Flash and Flicka (no I did not name her that)

I progressed with horses through 4-H, competing in everything Western with a bit of English and then as an adult getting into much more of an English focus with hunter/jumper lessons and competing as well as immersion into dressage madness last year. However, that dream of eventing has always been in the back of my mind. It really feels like now or never. I am not getting any younger.

Things have been falling into place and I do believe this will be the year I actually set foot on an eventing course.

 As fate would have it, the Manitoba Horse Trials Organisation had decided to hold an information session for newbies to the sport this month. (Bonus it was held at Greenhawk tack store and they offered us special discounts that evening-so shopping!) They filled us in on how everything runs here in Manitoba, tack/equipment needed, coaches, rules, upcoming events, etc.

Cross rails...its a start!

So here are the levels:
  • Pre-Entry Entry (equitable to USEA Beginner Novice)
  • Pre-Training (equitable to USEA Novice): XC: fences maximum height 0.91 m; ditch 1.50 m; drops 1.10 m; Stadium fences: 0.96m
  • Training: XC: fences maximum height 1.00 m ditch 1.80 m drops 1.40 m; Stadium fences: 1.05 m
  • Preliminary: XC: fences maximum height 1.10 m ditch 2.80 m drops 1.60 m; Stadium fences: 1.15 m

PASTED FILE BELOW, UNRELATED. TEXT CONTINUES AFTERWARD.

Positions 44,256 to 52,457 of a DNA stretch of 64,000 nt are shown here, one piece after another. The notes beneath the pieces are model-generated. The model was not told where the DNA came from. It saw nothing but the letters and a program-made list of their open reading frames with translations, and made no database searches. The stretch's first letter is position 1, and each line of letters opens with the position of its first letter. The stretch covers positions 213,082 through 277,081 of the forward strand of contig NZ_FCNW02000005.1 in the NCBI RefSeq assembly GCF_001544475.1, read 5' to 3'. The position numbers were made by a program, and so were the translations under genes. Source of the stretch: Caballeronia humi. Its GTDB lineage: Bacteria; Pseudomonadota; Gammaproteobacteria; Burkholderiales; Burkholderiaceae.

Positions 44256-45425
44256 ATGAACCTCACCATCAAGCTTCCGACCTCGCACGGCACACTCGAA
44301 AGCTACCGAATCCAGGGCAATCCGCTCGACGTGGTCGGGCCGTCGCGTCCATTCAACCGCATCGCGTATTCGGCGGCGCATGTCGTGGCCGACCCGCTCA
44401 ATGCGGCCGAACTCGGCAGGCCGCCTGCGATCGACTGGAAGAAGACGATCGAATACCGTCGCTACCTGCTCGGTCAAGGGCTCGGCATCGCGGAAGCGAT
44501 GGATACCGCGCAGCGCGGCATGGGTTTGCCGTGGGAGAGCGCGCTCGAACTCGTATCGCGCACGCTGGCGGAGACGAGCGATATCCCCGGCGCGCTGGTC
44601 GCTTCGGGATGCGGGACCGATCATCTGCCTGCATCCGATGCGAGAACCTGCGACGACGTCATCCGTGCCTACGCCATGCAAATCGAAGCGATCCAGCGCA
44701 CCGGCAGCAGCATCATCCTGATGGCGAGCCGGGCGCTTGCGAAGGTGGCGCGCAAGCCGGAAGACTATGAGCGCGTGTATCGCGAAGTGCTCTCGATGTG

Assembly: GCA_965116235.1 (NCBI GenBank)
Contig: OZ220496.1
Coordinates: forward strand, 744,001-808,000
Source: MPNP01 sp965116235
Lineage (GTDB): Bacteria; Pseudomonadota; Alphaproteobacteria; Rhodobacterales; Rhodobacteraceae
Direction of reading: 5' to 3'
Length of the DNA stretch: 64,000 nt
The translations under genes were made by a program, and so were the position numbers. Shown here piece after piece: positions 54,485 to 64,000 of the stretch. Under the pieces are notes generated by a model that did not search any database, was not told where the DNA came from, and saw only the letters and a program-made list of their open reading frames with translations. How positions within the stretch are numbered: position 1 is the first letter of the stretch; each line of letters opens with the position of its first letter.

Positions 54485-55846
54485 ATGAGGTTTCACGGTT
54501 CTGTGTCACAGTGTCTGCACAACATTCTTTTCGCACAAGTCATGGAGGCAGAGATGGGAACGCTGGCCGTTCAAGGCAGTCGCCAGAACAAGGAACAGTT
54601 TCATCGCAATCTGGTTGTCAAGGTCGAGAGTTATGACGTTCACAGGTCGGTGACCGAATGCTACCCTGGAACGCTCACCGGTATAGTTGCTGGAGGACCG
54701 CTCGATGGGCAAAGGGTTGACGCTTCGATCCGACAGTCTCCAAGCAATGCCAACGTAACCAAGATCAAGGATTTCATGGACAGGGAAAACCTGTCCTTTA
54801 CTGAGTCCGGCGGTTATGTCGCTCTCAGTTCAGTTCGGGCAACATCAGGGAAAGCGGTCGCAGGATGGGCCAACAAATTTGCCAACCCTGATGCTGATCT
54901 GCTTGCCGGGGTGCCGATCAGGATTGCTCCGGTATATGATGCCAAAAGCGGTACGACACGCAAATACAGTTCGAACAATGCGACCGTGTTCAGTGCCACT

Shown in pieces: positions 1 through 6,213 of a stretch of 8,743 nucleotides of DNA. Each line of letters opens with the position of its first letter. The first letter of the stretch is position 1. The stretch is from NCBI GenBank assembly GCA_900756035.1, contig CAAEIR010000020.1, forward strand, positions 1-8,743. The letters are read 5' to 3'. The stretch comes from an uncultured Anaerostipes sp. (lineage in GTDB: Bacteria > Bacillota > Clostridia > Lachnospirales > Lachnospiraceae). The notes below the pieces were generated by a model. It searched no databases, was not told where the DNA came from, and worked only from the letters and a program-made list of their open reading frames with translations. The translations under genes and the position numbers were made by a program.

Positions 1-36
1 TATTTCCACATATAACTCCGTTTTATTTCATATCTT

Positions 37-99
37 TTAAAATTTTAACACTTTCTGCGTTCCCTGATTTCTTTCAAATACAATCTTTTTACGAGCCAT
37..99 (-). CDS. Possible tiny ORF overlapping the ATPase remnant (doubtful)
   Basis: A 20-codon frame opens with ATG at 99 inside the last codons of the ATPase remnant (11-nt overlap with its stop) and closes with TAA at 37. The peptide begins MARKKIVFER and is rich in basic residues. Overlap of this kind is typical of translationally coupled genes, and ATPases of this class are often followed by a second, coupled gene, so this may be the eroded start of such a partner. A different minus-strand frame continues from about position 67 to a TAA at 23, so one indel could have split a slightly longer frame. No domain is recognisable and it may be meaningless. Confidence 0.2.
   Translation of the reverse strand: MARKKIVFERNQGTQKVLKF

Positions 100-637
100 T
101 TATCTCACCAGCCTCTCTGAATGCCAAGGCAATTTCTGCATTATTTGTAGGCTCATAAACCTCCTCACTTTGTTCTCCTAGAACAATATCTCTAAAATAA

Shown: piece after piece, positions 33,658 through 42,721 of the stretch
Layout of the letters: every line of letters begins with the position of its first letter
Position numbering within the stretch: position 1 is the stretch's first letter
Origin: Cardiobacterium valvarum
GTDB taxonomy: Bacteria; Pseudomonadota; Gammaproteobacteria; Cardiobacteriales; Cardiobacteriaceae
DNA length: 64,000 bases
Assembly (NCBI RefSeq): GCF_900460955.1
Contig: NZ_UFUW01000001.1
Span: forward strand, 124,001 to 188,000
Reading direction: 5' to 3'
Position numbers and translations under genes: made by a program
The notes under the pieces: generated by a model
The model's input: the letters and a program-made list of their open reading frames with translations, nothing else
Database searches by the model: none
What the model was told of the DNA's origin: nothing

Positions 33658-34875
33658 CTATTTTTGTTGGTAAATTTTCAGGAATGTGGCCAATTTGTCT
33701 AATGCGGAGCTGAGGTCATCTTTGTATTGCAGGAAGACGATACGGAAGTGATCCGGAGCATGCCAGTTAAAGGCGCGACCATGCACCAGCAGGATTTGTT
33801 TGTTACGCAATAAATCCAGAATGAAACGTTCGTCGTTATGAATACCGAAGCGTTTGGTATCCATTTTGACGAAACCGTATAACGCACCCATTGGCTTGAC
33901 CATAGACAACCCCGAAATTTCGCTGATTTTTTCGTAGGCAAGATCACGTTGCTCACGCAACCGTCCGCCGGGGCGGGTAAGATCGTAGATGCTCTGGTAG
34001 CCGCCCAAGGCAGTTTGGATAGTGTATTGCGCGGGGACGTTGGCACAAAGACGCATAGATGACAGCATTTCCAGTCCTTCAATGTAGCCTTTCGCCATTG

• Intermediate: XC: fences maximum height 1.15 m ditch 3.20 m drops 1.80 m; Stadium fences: 1.20 m
  • Advanced: XC: fences maximum height 1.20 m ditch 3.60 m drops 2.00 m; Stadium fences: 1.25 m

 There is a planned clinic in May and three derbies scheduled for this year. They explained the derbies are very 'beginner' friendly and are basically schooling shows.

There are cross-country jumps located in the park 20 minutes from my house. These are available for use for a $20 fee per day, but you must be accompanied by a coach who has also paid a fee.

Also because of reciprocity agreements, having a MHT membership (which is surprisingly affordable) allows you to attend two Dressage Winnipeg shows without paying for the DW membership (not affordable), as well as I believe two hunter/jumper shows without additional membership fees. This is under review however, but hopefully does not disappear.

Possibly my hero - Elisa Wallace doing her thang, being awesome as always.

My plan at this point is to start out riding Savvy at the first clinic and derby. Shiraz is still a green-bean walk/trot machine and will be turning 4 this spring. Even though she has been really good so far in her training, I am still a bit concerned about jumping a 4-year-old but we will see how it goes. Savvy may not be an overly talented jumper at this point, but I feel safe riding her and think she is actually going to enjoy the challenge and variety this sport brings. (She is super smart and gets bored pretty quickly!) Plus I get to still enjoy working on dressage because it is in my blood now and there is no cure.

For now, I need to get back to riding and I have a plan for that - trailer over to a heated arena once a week and possibly jump lessons once every second week. Riding at home beyond a walk is just not possible because of snow, but I am filling each and every day with tons of ground work, lunging over poles/cross rails and desensitising work.

Are you trying something new this year? I would love to hear about it!